The Craigslist ad seemed promising. The assets of a Wesley Chapel urgent care clinic were for sale. Dr. Michael Duchesneau snapped them up late last year to help him expand a struggling Lakeland clinic he had recently taken over.
He said he got a couple of flat screen televisions and "nice" desks and chairs from the defunct Wesley Chapel Medical Group. He also got mounds of mail and patient records.
What he didn't expect from the patient lists were a group of doctor shoppers who were getting prescriptions for narcotics such as oxycodone. He turned over suspicious patient records to authorities, who have arrested at least 10 patients of the Wesley Chapel clinic since last month.
"It was definitely a pill mill," said Dr. Michael Duchesneau, whose company co-owns and manages North Lakeland Polyclinic on U.S. 98. He said his clinic specializes in legitimate pain management, weight loss and detoxification.
That wasn't the picture that Wesley Chapel Medical Group owner Lorenzo Jermaine Mathis painted in November, when the St. Petersburg Times first inquired about his clinic.
"We are not one of the little pill mills," said Mathis, who described his operation as an urgent care clinic. "We're no different than the (walk-in clinic on Bruce B. Downs Boulevard). We're a legal business."
The Times looked into Wesley Chapel Medical Group after neighbors observed cars with out-of-state license plates dropping off groups of patients at the clinic off State Road 56. A security guard and surveillance cameras guarded the property.
Wesley Chapel Medical Group began operating after county commissioners banned any new pain management clinics from opening.
Existing clinics were allowed to remain but required to register with the county and undergo inspections.
But Mathis said the tighter restrictions on pain management clinics didn't apply to him, because he was running an urgent care clinic. And because he accepted cash only — not private insurance or Medicare or Medicaid — his clinic did not have to be licensed by the state, which typically won't allow a felon to run such a facility.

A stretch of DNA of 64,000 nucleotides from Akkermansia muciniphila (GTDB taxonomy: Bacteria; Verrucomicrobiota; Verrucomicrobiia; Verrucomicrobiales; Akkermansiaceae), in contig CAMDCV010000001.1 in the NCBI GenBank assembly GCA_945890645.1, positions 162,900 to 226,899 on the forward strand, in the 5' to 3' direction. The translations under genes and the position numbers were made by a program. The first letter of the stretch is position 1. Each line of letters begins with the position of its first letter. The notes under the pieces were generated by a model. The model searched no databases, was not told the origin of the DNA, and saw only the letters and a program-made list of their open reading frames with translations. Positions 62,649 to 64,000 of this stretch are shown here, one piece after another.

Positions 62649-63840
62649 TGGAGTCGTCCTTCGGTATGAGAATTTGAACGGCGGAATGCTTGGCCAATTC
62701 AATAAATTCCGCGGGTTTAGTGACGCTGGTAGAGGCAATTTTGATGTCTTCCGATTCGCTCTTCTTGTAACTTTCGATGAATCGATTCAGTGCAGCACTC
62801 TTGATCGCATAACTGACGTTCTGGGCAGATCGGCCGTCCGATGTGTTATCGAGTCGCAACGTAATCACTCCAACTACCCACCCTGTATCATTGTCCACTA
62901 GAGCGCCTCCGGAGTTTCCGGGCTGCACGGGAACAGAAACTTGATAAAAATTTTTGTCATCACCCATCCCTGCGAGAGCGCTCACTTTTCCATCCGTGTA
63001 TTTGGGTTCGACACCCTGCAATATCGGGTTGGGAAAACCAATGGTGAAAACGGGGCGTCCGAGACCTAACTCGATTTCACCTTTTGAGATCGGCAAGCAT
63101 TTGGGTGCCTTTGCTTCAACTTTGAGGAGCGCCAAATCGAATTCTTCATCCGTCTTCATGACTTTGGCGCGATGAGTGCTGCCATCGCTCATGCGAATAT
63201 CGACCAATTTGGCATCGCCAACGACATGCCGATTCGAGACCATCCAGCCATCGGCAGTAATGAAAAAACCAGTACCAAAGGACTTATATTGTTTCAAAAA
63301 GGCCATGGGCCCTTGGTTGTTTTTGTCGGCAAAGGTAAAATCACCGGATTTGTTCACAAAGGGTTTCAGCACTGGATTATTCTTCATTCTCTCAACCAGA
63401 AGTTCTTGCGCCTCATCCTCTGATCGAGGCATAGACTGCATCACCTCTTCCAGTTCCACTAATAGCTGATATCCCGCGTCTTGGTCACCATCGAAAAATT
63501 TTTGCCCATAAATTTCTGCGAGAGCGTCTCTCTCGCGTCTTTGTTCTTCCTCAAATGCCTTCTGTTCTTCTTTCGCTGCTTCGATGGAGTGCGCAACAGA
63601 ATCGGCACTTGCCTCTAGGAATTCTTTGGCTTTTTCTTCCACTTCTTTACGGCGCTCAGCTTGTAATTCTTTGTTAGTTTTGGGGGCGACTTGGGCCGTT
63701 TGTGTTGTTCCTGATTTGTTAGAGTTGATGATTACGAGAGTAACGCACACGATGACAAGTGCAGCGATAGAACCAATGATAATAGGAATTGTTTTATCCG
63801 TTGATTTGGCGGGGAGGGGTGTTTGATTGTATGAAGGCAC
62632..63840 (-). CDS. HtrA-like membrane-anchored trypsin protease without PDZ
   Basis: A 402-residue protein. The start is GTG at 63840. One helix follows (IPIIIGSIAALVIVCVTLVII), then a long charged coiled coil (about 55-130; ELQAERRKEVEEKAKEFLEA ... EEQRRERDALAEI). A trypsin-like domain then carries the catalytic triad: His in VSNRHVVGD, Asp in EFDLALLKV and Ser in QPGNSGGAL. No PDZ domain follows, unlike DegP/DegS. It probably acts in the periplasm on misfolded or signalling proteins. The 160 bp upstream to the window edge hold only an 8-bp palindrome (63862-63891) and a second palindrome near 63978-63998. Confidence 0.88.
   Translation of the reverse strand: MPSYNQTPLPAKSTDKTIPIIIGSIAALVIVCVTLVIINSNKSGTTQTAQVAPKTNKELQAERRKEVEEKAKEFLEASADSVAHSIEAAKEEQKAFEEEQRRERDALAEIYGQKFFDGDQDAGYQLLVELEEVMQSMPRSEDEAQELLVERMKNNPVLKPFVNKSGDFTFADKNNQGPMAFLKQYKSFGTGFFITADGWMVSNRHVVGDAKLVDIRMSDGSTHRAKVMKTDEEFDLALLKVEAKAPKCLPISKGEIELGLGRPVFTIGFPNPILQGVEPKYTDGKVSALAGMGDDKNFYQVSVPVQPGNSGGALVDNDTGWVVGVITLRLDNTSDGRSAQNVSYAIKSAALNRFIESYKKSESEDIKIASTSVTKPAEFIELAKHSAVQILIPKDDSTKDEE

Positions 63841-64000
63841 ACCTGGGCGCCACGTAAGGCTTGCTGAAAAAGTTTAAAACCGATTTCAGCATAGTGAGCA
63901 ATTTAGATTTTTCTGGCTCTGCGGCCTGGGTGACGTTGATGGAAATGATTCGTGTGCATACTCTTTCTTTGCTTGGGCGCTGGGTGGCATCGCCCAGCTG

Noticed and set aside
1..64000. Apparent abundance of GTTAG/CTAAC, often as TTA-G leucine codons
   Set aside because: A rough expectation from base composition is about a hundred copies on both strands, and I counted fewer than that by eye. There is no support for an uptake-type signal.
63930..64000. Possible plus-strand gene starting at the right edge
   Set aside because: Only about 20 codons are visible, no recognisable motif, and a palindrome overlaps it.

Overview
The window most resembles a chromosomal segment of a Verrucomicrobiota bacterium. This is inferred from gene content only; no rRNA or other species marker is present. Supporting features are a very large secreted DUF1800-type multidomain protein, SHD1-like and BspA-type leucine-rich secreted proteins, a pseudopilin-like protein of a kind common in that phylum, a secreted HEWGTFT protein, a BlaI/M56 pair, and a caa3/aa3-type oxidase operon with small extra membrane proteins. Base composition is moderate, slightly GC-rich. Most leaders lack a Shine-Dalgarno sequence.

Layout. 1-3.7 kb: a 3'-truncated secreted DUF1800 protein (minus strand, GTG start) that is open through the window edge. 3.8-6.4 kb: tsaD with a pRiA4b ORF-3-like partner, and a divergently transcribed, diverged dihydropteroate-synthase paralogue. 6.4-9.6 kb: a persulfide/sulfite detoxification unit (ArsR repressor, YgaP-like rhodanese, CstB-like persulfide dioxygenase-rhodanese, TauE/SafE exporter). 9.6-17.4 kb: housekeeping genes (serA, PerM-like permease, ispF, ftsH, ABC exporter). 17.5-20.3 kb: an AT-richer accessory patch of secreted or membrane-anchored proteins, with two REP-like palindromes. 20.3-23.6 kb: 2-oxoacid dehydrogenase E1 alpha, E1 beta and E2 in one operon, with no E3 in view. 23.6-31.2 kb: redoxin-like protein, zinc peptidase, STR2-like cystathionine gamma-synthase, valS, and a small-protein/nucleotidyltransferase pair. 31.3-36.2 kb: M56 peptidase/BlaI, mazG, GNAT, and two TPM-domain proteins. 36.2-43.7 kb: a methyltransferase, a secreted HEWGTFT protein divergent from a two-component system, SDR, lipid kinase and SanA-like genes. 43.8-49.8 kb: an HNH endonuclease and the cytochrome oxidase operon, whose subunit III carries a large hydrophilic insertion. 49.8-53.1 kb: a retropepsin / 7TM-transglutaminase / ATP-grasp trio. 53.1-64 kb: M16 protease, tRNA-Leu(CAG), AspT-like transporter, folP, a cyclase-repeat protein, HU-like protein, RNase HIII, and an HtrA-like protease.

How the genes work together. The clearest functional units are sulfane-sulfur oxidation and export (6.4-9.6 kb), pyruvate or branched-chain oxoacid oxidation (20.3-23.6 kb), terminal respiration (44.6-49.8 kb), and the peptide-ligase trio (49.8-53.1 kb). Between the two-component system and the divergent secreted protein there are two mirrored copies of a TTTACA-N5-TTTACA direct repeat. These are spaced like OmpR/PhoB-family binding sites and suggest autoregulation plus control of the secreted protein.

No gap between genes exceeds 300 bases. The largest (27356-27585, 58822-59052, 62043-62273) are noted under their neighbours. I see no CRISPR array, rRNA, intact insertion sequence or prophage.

Mathis, a felon with 15 arrests since 1992, opened the Wesley Chapel clinic after Hillsborough County officials ordered him to shut down his NBC Pain Clinic in Tampa.
Duchesneau, whose last name is pronounced Dew-SHAY-no, also found records related to NBC when he purchased the Wesley Chapel clinic's assets.
"There was really no separation between the two," he said.
When Duchesneau began working at the Lakeland clinic a few weeks ago, a number of former Wesley Chapel patients showed up seeking drugs.
He and his investigators ran background checks and found many of them had received drugs from various places in short times.
"There were a lot of doctor shoppers," he said.
Duchesneau found no evidence Mathis' clinic was dispensing drugs, but the law defines an establishment as a pain clinic if at least half its patients receive prescriptions for certain narcotics such as oxycodone.
Duchesneau turned over the information to law enforcement. Lakeland police confirmed they have arrested at least 10 of Mathis' former patients.
"I want to turn these dirty clinics clean," said Duchesneau, 49, a former Volusia County paramedic who earned his medical degree from the University of South Florida in 1996. He also opened two other medical clinics in the area.
"He's really trying to work with police," said Sgt. Terri Smith, spokeswoman for the Lakeland Police Department. She said he has also turned over fake MRIs and phony medical reports. "He seems genuinely focused on running a legitimate facility."
Duchesneau's Lakeland clinic is in a strip mall that includes a Dairy Queen, a barber shop and a secondhand bookstore.
Records show it is licensed by the state agency that regulates hospitals.
Duchesneau, known as "Dr. Mike," sees patients and prescribes drugs when needed. He requires patients to bring in pharmacy profiles and employs investigators to help spot those who are feeding an addiction or buying drugs to resell.
"If it's a kid, I want to see him in rehab," he said. "If it's a gang I want to see them go to jail."
In addition to the patient records he obtained from the Wesley Chapel Medical Group, Duchesneau found a $270 advertising bill from the Times and an unopened Dec. 8 letter from Pasco County giving Mathis seven days to comply with county pain clinic rules or shut down.
As a result of buying the defunct clinic's assets, Duchesneau also met Jose Lugo, the former security guard at the Wesley Chapel clinic.
Duchesneau decided he was worth keeping. Lugo ditched the black "Security" T-shirt for regular clothes, and now works at the front door of the Lakeland clinic.
As a greeter.